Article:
The Apostles were grateful for what they had experienced. That's why they shared it.
“The experience of Jesus pushes us toward others, towards the world, with joy,” said Cardinal Luis Antonio Tagle, prefect of the Congregation for the Evangelization of Peoples, during a presentation of the 95th World Mission Sunday, which will take place on Sunday, October 24.
The zeal that inspired the Apostles came from the experience of the power of God’s love in Jesus, the cardinal reflected.
“They experienced the friendship of Jesus, they heard His Beatitudes, they saw how the poor received the good news, they saw how Jesus touched the sick.”
Cardinal Tagle said that a “gripping … deep experience” of Jesus leads to a “state of mission” that is at the same time a reflection of gratitude. Missionaries, he said, bear the “gospel of compassion and hope” fueled by gratitude.
“So we are reminded this Sunday, this World Mission Sunday, that spirituality, an encounter with the Lord, is always missionary,” Cardinal Tagle said. “And mission is always also spiritually grounded, in an experience that moves us out of ourselves to share Jesus with all the nations.”
Noting the situation of mission work in Asia, he also outlined the advantages and the limits of digital tools in the work of evangelization.
The theme chosen for this World Mission Sunday: “It is impossible for us to be silent about what we have seen and heard!”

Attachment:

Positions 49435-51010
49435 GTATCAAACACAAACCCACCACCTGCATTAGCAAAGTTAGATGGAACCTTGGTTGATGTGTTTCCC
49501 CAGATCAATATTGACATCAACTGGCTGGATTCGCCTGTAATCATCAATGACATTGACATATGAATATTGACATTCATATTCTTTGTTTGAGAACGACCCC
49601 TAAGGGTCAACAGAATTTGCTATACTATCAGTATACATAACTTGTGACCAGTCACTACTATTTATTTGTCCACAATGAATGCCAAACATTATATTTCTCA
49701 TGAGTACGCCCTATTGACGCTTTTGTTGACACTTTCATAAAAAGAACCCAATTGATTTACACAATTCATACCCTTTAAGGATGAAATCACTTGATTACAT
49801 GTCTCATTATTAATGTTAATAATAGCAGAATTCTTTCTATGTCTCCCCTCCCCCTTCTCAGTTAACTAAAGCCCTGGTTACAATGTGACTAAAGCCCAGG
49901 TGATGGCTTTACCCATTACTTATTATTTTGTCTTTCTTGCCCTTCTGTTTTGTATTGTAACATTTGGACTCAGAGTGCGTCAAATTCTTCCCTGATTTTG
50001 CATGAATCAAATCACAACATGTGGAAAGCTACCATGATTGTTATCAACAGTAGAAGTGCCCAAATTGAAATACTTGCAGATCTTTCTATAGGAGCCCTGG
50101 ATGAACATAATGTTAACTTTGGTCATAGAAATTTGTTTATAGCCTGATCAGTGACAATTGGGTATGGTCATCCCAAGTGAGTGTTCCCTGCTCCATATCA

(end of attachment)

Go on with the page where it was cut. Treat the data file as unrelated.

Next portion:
Last January, Pope Francis released his message for this day, recalling that the world has an urgent need for “missionaries of hope.”
During the presentation at the Vatican, Cardinal Tagle recalled that Christians who experience the Gospel, and therefore Jesus, cannot then “build walls” which separate them from others.
The former Archbishop of Manila also spoke of the situation of evangelization in Asia, a continent where “two thirds of the world’s inhabitants live.”
“Christians, I believe they are only 3% of this population. And half of this Christian population is in the Philippines.”
But this “small minority” is growing, he added.
“In recent years, we have seen in Asia, in terms of proportion and percentage, an increase in the number of baptisms and also of entries into seminaries and into religious life,” he said.
Now 500 years after their country received the Gospel, Filipinos become missionaries, “and not just religious,” said the senior prelate.
“Our migrants, our migrant workers, our laity, who are scattered all over the world, seek work but also participate in the mission.”
So Asia is in a sense coming to the “age of heirs,” he said. “We have inherited something, we don’t keep it, we also share it with others.”
As for Europe, it has become another “missionary territory.”
During the pandemic, new technologies were of great use, further underlined Cardinal Tagle. “With the confinement and the restrictions in movements and visits to family, even to churches, we had an instrument and were able to maintain a kind of relationship.”
But, he stressed, “There are elements of life that cannot be digitized. […] We are carnal beings, we need contact.”
Beatification of Pauline Jaricot in Lyon
During the conference, Bishop Giampietro Dal Toso, President of the Pontifical Mission Societies (OPM), spoke of various celebrations that will take place in 2022 regarding the mission.
There will be celebrations of the 400 years of the Congregation for the Evangelization of Peoples. Also, the beatification of Pauline Jaricot on May 22, in Lyon (France). As confirmed by Bishop Dal Toso, Cardinal Tagle will be present there.